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    When I read Calvin's Institutes I was surprised to read that he thought that if his theology was taken too far it would lead to trouble.
     
  10. Ed B

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    I have been following the discussions here off and on to a point and abandoning them when they degrade into something else. I am aware that there is a distinction between agreeing with TULIP and being Reformed; though all who are Reformed are Calvinistic as we use the term.

    Thanks for the response.
     
  11. Ed B

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    I am still early in the book but I have read things that either pleasantly surprised me or I found to be very profound but were at most tangential to TULIP. Of course John Calvin never encountered a TULIP that couldn't be cut and placed in a vase. :)
     
  12. HankD

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    Institutes of The Christian Religion; John Calvin, Volumes 1 and 2 (1286 pages - Eerdmans, Published in 1953).

    HankD
     
  13. Aaron

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    Calvin's Institutes is an amazing work. Organizing his topics according to the order in which they're found in the Apostle's Creed, it is simply a systematic presentation of Christianity. It is simple, straightforward and well argued.

    Would to God I could be as eloquent.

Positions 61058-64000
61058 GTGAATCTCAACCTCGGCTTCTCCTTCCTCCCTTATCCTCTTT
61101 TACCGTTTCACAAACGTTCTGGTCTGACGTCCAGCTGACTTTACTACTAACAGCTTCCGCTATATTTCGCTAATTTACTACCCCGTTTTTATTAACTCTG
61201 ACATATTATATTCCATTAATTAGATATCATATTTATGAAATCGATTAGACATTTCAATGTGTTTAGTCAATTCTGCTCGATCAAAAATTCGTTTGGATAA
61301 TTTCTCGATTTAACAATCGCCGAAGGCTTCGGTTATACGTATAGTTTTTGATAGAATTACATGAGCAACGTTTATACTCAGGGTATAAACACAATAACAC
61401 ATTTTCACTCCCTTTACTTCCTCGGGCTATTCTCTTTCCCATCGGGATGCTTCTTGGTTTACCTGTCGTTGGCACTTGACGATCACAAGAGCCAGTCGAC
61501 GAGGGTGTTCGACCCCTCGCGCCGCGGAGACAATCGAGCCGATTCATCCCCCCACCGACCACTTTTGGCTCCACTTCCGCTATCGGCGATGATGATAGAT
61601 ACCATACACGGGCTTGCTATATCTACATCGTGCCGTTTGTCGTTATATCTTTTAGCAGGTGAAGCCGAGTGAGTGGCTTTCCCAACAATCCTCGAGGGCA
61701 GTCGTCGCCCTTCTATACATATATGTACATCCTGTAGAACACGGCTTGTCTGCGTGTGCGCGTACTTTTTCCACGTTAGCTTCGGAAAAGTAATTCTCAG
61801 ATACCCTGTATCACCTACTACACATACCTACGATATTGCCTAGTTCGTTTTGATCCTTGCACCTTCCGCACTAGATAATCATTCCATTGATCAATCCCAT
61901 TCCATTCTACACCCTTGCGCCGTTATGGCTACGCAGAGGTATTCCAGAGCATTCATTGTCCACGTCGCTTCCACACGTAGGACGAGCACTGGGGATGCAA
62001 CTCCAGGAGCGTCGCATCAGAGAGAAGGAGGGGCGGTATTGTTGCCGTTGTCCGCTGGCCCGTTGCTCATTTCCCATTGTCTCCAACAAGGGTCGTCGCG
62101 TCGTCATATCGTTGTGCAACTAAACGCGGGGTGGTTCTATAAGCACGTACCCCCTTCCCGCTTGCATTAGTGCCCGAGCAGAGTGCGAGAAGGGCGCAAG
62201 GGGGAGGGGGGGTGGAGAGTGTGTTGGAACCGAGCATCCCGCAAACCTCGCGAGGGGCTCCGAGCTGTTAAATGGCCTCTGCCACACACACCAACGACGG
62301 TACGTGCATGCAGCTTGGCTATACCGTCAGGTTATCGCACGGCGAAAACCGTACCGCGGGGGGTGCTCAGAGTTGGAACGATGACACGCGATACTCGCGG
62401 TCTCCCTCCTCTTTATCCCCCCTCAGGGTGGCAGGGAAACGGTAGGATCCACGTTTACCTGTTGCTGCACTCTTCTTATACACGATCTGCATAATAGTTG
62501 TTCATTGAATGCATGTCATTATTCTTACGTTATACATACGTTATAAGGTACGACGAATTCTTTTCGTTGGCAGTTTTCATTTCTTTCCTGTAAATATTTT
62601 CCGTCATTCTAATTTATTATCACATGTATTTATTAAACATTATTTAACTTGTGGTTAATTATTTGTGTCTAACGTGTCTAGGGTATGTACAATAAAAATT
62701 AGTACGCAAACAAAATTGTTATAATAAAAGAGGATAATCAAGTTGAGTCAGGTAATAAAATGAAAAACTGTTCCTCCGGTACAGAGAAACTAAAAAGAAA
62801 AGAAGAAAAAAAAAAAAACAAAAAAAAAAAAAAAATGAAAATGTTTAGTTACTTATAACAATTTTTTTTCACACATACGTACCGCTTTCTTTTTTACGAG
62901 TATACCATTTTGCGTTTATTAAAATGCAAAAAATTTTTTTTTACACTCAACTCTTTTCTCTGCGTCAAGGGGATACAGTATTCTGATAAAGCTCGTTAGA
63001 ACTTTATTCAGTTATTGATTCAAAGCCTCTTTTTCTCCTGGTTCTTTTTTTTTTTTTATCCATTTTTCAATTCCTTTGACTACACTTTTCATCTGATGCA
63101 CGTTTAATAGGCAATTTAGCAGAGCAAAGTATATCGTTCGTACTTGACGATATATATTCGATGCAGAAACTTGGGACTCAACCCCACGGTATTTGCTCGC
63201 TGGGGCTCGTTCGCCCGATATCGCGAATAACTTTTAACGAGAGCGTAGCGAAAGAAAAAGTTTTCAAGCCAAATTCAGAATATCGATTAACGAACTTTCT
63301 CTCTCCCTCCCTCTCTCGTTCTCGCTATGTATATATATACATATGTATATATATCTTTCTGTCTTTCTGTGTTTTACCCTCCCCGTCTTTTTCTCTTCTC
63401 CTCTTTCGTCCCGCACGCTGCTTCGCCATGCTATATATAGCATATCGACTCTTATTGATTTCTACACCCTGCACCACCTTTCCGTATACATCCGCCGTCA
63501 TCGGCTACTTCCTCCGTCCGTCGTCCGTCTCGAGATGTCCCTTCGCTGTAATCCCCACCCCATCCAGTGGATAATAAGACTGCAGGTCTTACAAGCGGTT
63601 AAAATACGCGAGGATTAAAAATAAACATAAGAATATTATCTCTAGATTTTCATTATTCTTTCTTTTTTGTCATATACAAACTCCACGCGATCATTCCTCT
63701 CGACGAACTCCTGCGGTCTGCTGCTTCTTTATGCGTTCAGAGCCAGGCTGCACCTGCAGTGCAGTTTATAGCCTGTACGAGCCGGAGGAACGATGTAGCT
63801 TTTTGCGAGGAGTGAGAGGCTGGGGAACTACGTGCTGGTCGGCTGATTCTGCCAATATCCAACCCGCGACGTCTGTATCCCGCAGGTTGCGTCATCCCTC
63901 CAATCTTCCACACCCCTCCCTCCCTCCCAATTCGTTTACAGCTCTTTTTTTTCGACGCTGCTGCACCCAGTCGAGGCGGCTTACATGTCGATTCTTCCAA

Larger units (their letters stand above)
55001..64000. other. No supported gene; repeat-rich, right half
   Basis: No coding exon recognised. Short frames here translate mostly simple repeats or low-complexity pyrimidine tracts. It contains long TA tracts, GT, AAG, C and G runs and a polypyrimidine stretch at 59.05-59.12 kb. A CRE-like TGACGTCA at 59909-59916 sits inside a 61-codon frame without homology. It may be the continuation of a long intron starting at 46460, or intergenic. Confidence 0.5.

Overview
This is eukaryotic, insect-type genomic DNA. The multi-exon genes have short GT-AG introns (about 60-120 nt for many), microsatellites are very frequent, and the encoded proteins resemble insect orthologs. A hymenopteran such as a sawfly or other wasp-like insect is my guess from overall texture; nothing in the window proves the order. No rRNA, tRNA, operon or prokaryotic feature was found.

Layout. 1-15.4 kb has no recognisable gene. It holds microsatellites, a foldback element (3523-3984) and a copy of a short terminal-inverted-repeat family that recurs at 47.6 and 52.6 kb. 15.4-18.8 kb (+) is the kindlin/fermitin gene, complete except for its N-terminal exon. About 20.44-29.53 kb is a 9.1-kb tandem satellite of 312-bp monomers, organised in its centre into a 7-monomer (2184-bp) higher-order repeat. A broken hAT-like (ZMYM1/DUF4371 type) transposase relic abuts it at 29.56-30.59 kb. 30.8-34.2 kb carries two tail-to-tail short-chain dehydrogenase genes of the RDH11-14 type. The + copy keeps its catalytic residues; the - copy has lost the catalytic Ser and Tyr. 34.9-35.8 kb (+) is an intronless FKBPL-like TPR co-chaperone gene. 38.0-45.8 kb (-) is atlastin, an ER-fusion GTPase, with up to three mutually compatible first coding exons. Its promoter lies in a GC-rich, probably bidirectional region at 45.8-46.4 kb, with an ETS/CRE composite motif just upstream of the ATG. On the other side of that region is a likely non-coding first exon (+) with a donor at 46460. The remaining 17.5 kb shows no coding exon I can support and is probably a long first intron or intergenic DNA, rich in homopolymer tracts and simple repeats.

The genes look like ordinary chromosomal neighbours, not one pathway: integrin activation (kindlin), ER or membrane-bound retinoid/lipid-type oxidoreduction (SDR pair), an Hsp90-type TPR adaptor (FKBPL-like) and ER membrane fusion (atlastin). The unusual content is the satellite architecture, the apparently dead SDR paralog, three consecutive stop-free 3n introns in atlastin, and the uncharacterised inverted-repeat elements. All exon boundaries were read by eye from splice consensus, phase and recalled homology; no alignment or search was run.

14. Ed B

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    I am reading the Henry Beveridge translation from 1845.

    From the preface:

    "...Calvin used two phrases to describe the Christian life: that faith is the principle work of the Holy Spirit; that prayer is the principle exercise of faith. All of life was to be lived before God as a prayer - as dialogue with a personal God. Within this life of prayer, in gratitude for the gracious gift of salvation, believers would live orderly, socially redemptive lives. "

    I have heard variations of this preached at most of the Baptist Churches I have attended.
     
  15. Ed B

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    Aaron, I agree. One thing I like about "The Institutes" as a book is that if I only have 15 minutes, I can still pick it up and read a few sections without it seeming like a waste of time. Very well organized.
     
  16. padredurand

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    I'm rather fond of Book 4 Chapter 16 a & b. Certainly, as you said, "...simple, straightforward and well argued."

     
  17. Iconoclast

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    Hello ED B,
    Just keep in mind when you read Calvin or any other church teacher, they are offering scriptures about Jesus, His Person and Work.
    The teacher should be a help to see and understand Jesus better in scripture.
    The Holy Spirit always speaks of Jesus.
    Any trusted guide should always be held against the scriptural revelation...no one man is ever given all truth.
     
  18. Skandelon

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    What is really freaking amazing is that he was in his early 20s when he wrote it. Regardless of where one stands in regard to his views on election/predestination, everyone must at least acknowledge this man's extraordinary work and influence.
     
  19. gb93433

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    Is not Calvinism a form of rationalism?
     
  20. glfredrick

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    As indeed it has. Luther was much more inclined to a supralapsarian position than Calvin, whom many believe would be classified as more of an infra (or sub) lapsarian.

    I find that Calvin's most pervasive theological doctrine was his view on the Glory of God. It drove all else that he wrote.